iMovie 11 – Split Clips inside Events (Not Projects)

Why would you want to do this?

The way iMovie seems you to want to work is;

  1. Create an Event
  2. Import clips
  3. Create Project
  4. Move clips to Project
  5. Edit

This workflow is fine for modern cameras that split each recording into a separate file. But in the days of old analogue, most people with home camcorders had no way of defining the points where the camera was stopped and started.

So, when importing your old analogue videos into iMovie, you probably have one massive 2-3hr clip and this clip probably covers several events. Likely hood is you want to split this clip, inside the event, into several clips, so you can organise your home movie collection easier.

But it turns out you cant do this, you have 2 options for splitting events and clips.

When you have an clip in a project you can can highlight a point in the clip and click “Clip > Split Clip” (Command+Shift+S) and this will slice the file down to the millisecond. If you try to do this to a clip in an event, the option to split clip is greyed out.

You can split an event using “File > Split Event Before Selected Clip”, but this only works when your event has multiple clips. Yours doesn’t, that’s why your’e reading this.

Splitting a clip inside an event did not seem possible, which is kind of silly, I called Apple.

So, after speaking with Apple support, I was finally advised that I’m trying to do something that the program doesn’t support! and I’d need some kind of pro app to do it, well that’s just fucking dumb!

I found numerous people having this issue, most seem to agree with the analysis above as to how clever it is, not including this as an option. but there are 2 ways to get around this.

Method 1, Use Quicktime and trim it to save several videos. (I’ve not tried this, so i’m just paraphrasing someone else, if it doesn’t work say so in the comments)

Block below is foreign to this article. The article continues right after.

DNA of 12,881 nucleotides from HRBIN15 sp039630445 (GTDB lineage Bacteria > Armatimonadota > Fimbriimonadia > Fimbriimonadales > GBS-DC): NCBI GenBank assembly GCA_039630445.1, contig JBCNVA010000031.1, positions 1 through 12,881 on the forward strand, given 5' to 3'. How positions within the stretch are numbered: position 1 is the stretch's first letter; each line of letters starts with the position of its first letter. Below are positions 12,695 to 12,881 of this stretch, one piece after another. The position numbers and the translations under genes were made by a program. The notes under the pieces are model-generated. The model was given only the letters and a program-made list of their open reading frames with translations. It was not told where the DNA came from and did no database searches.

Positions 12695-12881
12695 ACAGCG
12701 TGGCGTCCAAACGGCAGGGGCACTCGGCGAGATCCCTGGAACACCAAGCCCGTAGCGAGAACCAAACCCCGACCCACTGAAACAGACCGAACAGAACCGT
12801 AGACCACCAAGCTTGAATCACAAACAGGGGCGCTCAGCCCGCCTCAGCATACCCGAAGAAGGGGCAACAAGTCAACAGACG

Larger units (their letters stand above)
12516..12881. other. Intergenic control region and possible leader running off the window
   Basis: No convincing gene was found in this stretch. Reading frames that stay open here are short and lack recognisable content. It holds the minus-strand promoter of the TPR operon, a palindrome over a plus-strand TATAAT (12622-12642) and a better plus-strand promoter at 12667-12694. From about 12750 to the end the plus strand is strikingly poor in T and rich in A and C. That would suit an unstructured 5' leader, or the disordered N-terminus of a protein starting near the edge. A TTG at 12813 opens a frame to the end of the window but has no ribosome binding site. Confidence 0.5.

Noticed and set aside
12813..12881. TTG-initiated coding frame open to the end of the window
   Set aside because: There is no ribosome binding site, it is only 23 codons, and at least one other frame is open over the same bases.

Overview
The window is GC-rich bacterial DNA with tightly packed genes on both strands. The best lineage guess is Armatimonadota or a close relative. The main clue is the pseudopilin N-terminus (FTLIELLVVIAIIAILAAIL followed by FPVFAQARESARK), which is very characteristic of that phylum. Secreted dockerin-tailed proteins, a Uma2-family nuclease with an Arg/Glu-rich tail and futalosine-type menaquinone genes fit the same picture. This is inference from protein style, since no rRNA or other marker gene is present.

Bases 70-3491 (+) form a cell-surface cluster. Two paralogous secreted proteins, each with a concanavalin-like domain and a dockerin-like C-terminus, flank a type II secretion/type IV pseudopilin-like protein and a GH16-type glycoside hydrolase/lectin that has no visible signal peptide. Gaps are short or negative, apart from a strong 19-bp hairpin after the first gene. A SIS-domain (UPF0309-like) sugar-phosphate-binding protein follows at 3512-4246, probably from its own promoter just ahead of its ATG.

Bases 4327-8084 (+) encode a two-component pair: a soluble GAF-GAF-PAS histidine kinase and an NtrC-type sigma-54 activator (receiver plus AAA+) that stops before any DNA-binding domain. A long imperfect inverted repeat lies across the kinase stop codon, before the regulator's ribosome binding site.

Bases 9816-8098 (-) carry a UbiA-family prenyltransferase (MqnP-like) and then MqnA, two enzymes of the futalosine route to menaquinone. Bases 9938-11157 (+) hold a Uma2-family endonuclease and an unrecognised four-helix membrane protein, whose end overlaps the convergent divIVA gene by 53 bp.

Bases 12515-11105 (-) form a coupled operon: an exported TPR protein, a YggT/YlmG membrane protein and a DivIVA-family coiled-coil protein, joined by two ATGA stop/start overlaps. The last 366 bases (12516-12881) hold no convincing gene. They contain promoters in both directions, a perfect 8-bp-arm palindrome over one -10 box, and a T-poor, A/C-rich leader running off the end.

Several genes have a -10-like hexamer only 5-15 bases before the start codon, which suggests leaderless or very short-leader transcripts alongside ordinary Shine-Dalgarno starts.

1. Export the movie from iMovie (or just use the main file you made when creating the copy of your analogue video)
  2. Open in Quicktime
  3. Click “Edit > Trim” and trim the movie to contain just the clip you want.
  4. Click “File > Save As….” and save it (make sure you choose a new file name, or you are overwriting the whole clip, which you will need again
  5. Re-open the full movie and use the trim option to create and save the next clip
  6. When you are done all your clips. Import them into iMovie
(Or something like that)
Method 2, Do it in iMovie, even though it can’t be done! (Much better in mu opinion as you don’t need to leave iMovie)
  1. Click on your even so that you can see the movie thumbnails in the edit view
  2. Click on the Clip where you want to put a break, you will see the yellow selection box appear.
  3. Drag the leftmost part of the box to the point right where you want to split the clip.
  4. Drag the rightmost part of the box to somewhere about a mili/micro/nano second after this (I think the smallest area you can select is a fill second)
  5. Then click “Edit > Reject Selection” this is also in the menu if you alt-click (right click) the yellow selection box, or just press backspace. (NOTE: Please be aware anything in this selection box you will lose and will be part of neither resulting clips, its quite likely that this is the point where the tape was stopped and started again anyway, so you probably have scan lines anyway. Just make it as small as possible and select an area you are happy with sacrificing)
  6. Now if you see the at the bottom, the drop down menu next to “Show:” Probably says “All Clips”, if you click this and select “Favourites and Unmarked”, you will already see the gaps as if these were separate clips. but they aren’t still. if you tray to drag one of these sections to a new event the whole piece will go as it is still one clip!
  7. Now, the Pièce de résistance, Click on “File > Move Rejected Clips to Trash. This will literally bin those rejected clips from earlier, (bye, bye, they are gone no coming back. I warned you in the note above, also you can still restore them from your Trash Bin until you empty it).